The Best Way to Play IPOs

10/29/2019 5:00 am EST

Focus: ETFS

Ian Wyatt

Publisher & Chief Investment Strategist, Wyatt Investment Research

I’d hate to be a startup CEO going into the market to raise money these days, mostly because investors are pulling back on just how much they’ll pony up, asserts Ian Wyatt, editor of Million Dollar Portfolio.

Now, IPOs are mostly getting priced like they’re all going to be a bust. That’s why I like funds like Renaissance IPO ETF (IPO).

True, it’s not immune to stutters and missteps and it occasionally invests in some duds of its own. But it currently owns a basket of 65 companies that have only recently gone public. As you can see from the graph below, Renaissance IPO has been getting hammered since the end of July.


The less-than-stellar post-IPO performance of Uber (UBER), followed by WeWork, which never even made it out of the gate, has dragged down the performance of almost every other company that’s gone public so far this year.

That’s actually good news for us. It means we can buy an entire basket of IPOs, the majority of which are solid businesses, on the cheap.

Since we’re not angel investors in Silicon Valley, we don’t have to sink hundreds of millions (if not billions) of dollars into sketchy companies just to keep the business running. We can buy, and hold, and wait. And that’s going to be the best bet right now.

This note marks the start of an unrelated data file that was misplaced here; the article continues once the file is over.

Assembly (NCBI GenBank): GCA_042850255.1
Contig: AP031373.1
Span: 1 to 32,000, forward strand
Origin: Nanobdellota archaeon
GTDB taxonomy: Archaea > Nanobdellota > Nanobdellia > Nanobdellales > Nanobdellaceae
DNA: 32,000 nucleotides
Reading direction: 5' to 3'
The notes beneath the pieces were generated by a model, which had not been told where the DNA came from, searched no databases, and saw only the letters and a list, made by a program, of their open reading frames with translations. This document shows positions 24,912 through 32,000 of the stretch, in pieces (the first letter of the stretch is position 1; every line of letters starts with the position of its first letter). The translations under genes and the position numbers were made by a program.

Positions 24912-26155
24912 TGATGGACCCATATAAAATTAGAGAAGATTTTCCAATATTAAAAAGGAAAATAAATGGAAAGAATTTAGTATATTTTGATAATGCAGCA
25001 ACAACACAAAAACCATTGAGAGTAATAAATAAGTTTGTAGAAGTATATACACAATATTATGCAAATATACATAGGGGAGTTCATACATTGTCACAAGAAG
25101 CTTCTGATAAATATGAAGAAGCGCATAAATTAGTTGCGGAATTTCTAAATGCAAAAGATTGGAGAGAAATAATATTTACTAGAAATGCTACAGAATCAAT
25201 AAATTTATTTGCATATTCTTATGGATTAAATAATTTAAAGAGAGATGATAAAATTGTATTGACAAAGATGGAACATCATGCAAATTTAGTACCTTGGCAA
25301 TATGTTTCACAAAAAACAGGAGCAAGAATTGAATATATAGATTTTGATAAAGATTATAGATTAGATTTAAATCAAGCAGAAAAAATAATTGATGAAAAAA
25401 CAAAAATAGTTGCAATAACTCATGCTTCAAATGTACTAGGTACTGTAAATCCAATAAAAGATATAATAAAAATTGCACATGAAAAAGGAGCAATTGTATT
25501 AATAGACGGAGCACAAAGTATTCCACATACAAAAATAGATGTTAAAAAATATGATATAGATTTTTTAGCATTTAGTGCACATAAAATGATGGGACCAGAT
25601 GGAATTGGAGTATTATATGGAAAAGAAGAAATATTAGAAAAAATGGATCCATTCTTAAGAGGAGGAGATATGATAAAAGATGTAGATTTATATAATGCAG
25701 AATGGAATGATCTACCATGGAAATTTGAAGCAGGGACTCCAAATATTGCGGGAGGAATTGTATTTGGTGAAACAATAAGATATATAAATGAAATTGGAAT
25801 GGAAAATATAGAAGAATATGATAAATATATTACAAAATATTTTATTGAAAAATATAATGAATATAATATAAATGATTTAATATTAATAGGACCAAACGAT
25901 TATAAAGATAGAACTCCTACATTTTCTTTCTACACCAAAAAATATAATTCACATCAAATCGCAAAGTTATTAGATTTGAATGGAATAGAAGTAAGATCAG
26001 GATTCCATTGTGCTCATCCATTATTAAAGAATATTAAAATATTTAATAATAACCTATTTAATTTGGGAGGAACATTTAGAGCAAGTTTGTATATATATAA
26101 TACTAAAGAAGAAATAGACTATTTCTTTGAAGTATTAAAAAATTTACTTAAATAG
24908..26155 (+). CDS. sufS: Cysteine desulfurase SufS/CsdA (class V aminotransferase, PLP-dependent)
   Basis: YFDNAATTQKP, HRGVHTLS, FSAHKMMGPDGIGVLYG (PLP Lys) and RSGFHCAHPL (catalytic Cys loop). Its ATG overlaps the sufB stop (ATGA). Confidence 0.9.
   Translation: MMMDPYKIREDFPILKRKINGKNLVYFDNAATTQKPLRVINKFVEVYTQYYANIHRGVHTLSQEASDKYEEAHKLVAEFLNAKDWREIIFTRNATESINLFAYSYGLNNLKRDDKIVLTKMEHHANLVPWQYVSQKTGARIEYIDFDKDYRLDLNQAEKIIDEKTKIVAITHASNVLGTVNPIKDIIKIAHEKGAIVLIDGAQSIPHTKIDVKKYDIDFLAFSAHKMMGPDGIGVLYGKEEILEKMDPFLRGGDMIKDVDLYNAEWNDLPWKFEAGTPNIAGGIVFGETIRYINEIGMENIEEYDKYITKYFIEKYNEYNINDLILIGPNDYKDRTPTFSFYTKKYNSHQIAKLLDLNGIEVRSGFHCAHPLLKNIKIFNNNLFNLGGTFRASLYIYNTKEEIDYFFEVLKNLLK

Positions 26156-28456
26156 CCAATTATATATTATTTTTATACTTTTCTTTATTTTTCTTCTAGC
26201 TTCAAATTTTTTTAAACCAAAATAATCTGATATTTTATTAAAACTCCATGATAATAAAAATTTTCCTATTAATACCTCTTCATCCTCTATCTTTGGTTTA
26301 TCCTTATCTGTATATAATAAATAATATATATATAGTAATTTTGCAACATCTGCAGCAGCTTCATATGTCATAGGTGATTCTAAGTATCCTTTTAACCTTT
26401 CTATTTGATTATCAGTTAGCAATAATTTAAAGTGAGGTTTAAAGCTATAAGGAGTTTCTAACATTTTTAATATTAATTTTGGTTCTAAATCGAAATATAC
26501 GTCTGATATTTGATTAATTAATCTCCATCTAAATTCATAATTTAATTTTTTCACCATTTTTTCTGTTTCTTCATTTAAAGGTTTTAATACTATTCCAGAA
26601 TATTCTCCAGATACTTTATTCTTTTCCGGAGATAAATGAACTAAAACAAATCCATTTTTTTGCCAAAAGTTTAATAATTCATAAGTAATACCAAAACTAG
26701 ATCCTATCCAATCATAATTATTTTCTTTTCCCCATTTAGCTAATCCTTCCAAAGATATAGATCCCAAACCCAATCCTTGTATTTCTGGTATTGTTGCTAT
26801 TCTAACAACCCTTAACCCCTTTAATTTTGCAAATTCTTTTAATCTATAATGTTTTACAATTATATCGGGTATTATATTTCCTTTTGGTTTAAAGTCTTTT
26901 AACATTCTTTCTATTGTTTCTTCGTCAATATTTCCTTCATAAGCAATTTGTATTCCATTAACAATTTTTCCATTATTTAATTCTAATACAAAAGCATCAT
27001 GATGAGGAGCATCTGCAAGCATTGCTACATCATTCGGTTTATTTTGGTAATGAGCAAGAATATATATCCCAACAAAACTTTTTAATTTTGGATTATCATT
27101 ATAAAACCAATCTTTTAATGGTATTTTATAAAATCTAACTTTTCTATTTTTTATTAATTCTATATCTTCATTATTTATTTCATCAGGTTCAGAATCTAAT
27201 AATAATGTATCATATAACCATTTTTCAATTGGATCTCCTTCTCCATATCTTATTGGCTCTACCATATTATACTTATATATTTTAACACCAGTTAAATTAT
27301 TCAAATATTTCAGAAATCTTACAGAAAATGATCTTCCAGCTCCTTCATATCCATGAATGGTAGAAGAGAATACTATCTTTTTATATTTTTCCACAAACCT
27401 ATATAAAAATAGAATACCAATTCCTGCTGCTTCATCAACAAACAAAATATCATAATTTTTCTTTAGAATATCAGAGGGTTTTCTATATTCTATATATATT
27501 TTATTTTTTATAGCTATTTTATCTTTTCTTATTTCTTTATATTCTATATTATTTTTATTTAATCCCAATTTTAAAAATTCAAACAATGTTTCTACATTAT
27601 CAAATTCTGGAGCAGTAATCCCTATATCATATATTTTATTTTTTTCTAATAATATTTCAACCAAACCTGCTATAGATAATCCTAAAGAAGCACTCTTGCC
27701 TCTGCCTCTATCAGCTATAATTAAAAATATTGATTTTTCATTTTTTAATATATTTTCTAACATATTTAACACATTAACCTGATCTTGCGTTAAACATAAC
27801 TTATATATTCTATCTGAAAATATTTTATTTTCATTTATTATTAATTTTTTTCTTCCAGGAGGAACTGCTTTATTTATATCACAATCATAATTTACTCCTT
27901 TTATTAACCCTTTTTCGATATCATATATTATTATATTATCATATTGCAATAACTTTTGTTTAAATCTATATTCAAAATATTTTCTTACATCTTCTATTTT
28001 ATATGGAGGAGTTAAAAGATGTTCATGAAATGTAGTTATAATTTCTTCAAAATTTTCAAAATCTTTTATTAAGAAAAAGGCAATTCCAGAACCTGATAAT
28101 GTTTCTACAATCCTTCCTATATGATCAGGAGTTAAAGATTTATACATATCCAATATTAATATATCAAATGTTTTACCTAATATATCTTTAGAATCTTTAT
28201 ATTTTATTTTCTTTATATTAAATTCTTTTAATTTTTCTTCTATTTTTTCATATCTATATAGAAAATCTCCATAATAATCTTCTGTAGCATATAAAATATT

IPOs can be major moneymakers. Just ask those angel investors. They can also be major busts – ask anybody that had sunk cash into We on the anticipation of a $50 billion IPO.

But we’re up more than 13% with Renaissance IPO since it was added to Million Dollar Portfolio in June 2017. That is proof not all IPOs fizzle.

The key is not betting everything on one IPO and making sure the IPO companies you invest in have sustainable businesses. That’s how you lock in sustainable, recurring profits.

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